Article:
COVID-19 and women: 6 stats to know

Kelly Gooch –
Monday, August 3rd, 2020
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Medical care.

Beckers Hospital Review has compiled essential statistics for hospital and health system leaders about the healthcare-related and financial results of the COVID-19 pandemic on women throughout the U.S.

1. A June survey from the Kaiser Family Foundation discovered ladies are most likely than men to avoid or delay care. Because of COVID-19, forty-nine percent of females said they delayed or skipped dental or medical care. Thats compared to 33 percent of guys.

2. According to the June Kaiser Family Foundation survey, 58 percent of those who postponed or avoided care across genders stated they missed out on physical exams or routine checkups, while 71 percent said they missed out on dental examinations or treatments. Twenty-three percent said they missed out on preventive screenings.

3. A survey from the Guttmacher Institute, conducted in April and May, discovered one-third of U.S. women needed to cancel a visit or postpone for sexual and reproductive healthcare or had had problem getting their contraception due to the pandemic..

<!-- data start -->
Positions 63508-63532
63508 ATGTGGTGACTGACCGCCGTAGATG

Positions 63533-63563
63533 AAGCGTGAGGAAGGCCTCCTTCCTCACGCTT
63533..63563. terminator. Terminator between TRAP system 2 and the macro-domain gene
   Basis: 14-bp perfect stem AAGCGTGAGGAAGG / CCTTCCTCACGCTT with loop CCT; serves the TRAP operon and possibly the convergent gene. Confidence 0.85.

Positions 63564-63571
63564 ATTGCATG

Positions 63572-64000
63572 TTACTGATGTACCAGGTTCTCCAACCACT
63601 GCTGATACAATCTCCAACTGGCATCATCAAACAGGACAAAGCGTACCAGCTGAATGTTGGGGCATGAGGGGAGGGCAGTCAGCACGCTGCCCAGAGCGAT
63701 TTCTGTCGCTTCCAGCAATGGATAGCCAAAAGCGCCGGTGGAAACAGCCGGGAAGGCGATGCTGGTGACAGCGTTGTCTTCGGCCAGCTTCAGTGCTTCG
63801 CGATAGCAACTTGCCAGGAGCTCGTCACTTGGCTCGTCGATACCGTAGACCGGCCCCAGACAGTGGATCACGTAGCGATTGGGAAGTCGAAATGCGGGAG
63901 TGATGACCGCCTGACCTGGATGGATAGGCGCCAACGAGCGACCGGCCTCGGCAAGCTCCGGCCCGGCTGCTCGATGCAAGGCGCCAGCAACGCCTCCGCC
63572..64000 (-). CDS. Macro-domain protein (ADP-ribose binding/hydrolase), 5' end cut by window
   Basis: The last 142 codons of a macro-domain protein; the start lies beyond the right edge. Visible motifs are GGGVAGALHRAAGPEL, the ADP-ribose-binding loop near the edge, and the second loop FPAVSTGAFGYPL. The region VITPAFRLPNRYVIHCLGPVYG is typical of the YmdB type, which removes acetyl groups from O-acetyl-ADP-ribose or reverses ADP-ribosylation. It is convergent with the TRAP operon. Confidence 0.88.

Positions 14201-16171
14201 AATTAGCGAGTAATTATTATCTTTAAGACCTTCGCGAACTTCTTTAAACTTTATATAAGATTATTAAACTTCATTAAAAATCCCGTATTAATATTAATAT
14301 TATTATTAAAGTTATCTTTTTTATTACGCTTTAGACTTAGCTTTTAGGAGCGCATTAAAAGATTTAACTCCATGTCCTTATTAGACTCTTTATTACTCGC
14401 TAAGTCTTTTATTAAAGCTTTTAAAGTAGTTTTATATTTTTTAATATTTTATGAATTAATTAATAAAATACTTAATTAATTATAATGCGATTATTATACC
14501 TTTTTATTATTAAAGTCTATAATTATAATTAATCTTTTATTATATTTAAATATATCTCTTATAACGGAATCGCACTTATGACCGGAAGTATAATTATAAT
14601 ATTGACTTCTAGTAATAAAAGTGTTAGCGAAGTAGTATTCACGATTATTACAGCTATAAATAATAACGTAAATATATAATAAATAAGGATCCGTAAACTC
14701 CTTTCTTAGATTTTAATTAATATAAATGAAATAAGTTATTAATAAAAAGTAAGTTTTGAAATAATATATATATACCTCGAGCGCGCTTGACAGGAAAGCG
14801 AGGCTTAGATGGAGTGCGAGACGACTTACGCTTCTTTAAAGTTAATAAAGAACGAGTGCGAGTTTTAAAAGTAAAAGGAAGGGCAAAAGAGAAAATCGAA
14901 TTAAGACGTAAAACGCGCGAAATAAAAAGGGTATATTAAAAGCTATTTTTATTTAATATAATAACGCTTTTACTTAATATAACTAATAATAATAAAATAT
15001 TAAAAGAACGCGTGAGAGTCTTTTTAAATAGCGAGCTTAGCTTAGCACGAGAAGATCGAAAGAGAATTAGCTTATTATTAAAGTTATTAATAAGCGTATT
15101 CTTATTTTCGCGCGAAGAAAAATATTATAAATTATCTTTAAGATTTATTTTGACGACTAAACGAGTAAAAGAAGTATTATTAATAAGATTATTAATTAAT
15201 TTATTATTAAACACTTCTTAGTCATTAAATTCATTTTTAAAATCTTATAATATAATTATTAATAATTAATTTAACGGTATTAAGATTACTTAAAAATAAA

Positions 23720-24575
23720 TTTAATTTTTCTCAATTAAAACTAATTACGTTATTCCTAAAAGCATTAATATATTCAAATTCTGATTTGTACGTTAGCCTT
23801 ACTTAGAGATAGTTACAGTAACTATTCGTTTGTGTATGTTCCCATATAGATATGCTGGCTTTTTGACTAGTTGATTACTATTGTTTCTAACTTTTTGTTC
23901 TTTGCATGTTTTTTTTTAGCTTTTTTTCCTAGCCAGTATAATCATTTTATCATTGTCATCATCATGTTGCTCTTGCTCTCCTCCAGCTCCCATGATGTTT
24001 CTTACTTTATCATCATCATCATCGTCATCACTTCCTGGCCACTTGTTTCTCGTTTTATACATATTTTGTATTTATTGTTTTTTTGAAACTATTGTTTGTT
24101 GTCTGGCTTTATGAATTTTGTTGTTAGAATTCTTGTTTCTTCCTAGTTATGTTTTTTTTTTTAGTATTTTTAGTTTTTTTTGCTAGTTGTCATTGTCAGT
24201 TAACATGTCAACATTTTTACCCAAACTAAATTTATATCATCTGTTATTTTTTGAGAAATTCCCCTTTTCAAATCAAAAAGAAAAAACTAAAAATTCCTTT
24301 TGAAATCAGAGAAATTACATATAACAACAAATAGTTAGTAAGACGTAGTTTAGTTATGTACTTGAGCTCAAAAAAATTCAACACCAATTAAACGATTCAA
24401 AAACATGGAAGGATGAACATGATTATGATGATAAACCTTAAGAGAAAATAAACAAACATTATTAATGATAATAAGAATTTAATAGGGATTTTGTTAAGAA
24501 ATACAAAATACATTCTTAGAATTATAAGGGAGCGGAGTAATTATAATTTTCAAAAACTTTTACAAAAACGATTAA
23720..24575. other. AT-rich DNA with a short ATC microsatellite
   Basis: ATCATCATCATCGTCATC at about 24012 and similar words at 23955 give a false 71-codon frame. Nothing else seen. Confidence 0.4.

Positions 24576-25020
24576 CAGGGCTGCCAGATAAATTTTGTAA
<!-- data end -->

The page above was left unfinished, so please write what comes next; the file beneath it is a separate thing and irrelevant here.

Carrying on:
Jobs.

4. Females lost more jobs than males in between February and May, according to a Pew Research Center research study. Throughout that period, 11.5 million ladies lost their tasks compared to 9 million males..

COVID-19 direct exposure.

5. New research study launched in July discovered that Philadelphias pregnant Black and Latino women are most likely to be exposed to COVID-19 than white pregnant women.

Leadership.

6. Ladies continue to make health center leadership moves amidst the pandemic. These femaless leadership moves were reported between July 14 and July 28:.

Ladies lost more tasks than men between February and May, according to a Pew Research Center research study. Females continue to make hospital leadership moves amid the pandemic. These femaless management moves were reported between July 14 and July 28:.

Forty-nine percent of females stated they held off or skipped dental or medical care because of COVID-19. Twenty-three percent said they missed out on preventive screenings.

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